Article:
Medications that can mess with your fertility

Certain over-the-counter and prescription medications that can mess with your fertility and make it harder to get pregnant. Here’s what you need to know if you’re trying to conceive. 

By the time you and your partner decide you want to have a baby, you probably know how important it is to eat right, exercise, and be in good overall health. That’s a great start! But did you know that there are common medications that can mess with your fertility? They may harm sperm count and sperm quality, for example. Or they can disrupt menstrual cycles and ovulation.

For that reason, “it’s very important for patients to tell their providers exactly what they are taking when trying to conceive,” says Nanette Santoro, M.D. Dr. Santoro is a professor of obstetrics and gynecology at the University of Colorado School of Medicine in Aurora. 

Review medications with your doctor

By reviewing your medications, your doctor can make helpful suggestions. They might switch you to a new drug. Or they may suggest that you stop taking something altogether. 

For example, say you’re taking a medication that changes your hormone levels. And as a result, you don’t have regular menstrual cycles. That can make it tough to get pregnant. Sometimes you can try a different medication. Sometimes you can add a hormone-adjusting medication. In some cases, you may use fertility treatments.

Or perhaps, you’re taking a drug that lowers your sperm count. You may be able to use intrauterine insemination, says Dr. Santoro. That’s where doctors place your sperm directly into the uterus using a catheter or tube. “A concentrated amount of sperm can be inserted,” says Dr. Santoro. “In other words, we can work with the lower numbers of sperm.”   

If the medication you’re taking is critical or even lifesaving, that changes things. “If it is a prescription medication that’s necessary to have a reasonable quality of life, then it may not be possible to switch,” Dr. Santoro says. In these cases, there might be another way around the problem.

The upshot: Going over your meds with your doctor is key. Doing so can help you figure out the best ways to improve your odds of getting pregnant without putting your health at risk. Here is a list of medications that can mess with your fertility. Be sure to ask your doctor about them.

Medications that can affect fertility

Psychotropic Medications

These drugs help manage conditions like anxiety, depression, and insomnia. Some antidepressants have been linked with lower sperm concentration and motility. (Sperm motility is how well sperm can swim.) This includes some selective serotonin reuptake inhibitors (SSRIs). SSRIs are also linked with loss of pregnancy during the first trimester.  

Antipsychotics and many other psychotropic drugs change levels of brain chemicals. These chemicals include such as serotonin and dopamine. This can raise prolactin levels, Dr. Santoro says. Prolactin sets the stage for breastfeeding. If prolactin goes up at the wrong time, it can disrupt menstrual cycles, lower testosterone levels, and affect fertility.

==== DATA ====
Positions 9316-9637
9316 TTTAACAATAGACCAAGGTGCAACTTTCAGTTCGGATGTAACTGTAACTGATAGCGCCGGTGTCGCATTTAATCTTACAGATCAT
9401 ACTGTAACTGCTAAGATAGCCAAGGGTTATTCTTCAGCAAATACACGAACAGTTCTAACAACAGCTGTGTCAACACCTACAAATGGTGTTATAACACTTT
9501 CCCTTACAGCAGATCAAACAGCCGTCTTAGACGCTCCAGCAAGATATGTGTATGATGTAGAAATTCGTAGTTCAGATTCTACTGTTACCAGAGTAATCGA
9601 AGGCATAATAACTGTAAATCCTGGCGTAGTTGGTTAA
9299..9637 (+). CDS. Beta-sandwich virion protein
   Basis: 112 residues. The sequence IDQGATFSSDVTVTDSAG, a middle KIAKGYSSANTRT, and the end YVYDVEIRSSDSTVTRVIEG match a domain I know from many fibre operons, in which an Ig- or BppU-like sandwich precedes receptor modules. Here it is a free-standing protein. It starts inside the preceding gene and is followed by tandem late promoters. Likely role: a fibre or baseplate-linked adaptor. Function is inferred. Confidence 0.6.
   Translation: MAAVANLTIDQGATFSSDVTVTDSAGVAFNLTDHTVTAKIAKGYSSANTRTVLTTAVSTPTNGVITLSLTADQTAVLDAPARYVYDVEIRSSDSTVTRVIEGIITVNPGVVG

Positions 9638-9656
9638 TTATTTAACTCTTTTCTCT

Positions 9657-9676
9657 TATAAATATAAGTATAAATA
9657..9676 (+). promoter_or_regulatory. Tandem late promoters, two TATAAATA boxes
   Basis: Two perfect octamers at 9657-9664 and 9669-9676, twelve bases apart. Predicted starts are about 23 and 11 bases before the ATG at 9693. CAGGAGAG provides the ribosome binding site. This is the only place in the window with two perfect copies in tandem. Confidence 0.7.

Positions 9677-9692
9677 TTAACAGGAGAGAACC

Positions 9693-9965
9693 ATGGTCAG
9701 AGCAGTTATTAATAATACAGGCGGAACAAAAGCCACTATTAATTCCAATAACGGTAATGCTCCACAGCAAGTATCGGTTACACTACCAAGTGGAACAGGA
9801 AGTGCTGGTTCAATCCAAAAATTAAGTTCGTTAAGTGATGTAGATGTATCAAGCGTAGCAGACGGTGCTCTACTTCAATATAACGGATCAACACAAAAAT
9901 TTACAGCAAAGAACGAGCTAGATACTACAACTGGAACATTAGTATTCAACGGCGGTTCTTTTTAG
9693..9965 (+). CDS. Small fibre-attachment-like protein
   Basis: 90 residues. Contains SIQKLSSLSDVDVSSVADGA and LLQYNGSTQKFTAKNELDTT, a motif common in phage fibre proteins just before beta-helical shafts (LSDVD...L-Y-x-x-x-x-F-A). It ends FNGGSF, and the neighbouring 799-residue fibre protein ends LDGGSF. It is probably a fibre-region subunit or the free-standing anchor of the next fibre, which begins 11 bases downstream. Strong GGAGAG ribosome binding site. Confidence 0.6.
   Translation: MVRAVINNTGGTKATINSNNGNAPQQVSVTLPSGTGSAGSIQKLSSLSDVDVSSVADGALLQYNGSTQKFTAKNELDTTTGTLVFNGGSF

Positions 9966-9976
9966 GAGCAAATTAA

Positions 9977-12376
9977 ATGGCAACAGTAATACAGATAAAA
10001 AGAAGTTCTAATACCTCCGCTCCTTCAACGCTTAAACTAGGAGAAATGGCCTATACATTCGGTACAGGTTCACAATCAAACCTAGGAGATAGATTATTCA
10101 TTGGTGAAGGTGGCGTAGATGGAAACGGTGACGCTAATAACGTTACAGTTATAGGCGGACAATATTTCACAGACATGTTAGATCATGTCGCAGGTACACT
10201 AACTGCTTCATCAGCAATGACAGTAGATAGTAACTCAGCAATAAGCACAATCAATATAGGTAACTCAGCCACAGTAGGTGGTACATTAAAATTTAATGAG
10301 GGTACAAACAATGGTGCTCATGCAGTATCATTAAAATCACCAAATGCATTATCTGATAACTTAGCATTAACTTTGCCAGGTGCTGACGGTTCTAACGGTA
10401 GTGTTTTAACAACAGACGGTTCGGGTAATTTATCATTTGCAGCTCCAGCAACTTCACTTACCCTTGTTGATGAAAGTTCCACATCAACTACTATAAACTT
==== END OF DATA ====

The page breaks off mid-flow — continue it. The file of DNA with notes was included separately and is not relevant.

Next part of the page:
High Doses of Some Pain Medicines

“Pain medications such as acetaminophen, aspirin, and NSAIDs [nonsteroidal anti-inflammatory drugs] like ibuprofen do not appear to hamper fertility if they are used as labeled,” Dr. Santoro says. But taking very high doses of NSAIDs around the time of ovulation might cause a problem. It can stop the egg from releasing.  

High doses of opioids are also a concern. (Opioids are a class of prescription drugs used to treat pain.) They can suppress production of key hormones that drive the reproductive system. In turn, that can lead to abnormal menstrual cycles or sperm counts.

Immunosuppressive Drugs

These drugs treat autoimmune diseases like lupus or rheumatoid arthritis. They’re also used by people who have had organ transplants or stem cell transplants. They help keep the immune system in check and stop your body from damaging healthy cells and tissue. But some can also alter sperm production. Others can change hormone levels in a way that leads to an irregular menstrual cycle.

Antiseizure Medications

Research has found that certain epilepsy drugs may lower sperm count and movement rate. But because semen quality is often already lower in people with epilepsy, it’s a complicated issue. Your doctor can help you work through your options.

Anabolic Steroids

These are human-made versions of the hormone testosterone. They help treat hormonal issues or muscle loss from some diseases. They have also been linked with low sperm count. The good news: These effects can be reversed within 3 to 12 months of stopping steroid treatment.

A Final Note

Remember that it’s always important to balance your wish to have a baby with the health of you and your partner. And quitting a medication or taking less of it without your doctor’s input could have unwanted side effects. So be sure to work with your doctor to find the best solution for both your fertility and your well-being.

Many health plans offer prenatal support and postpartum recovery programs for their members. To learn how to get the most out of your health benefits, ask if you’re eligible for Wellframe.

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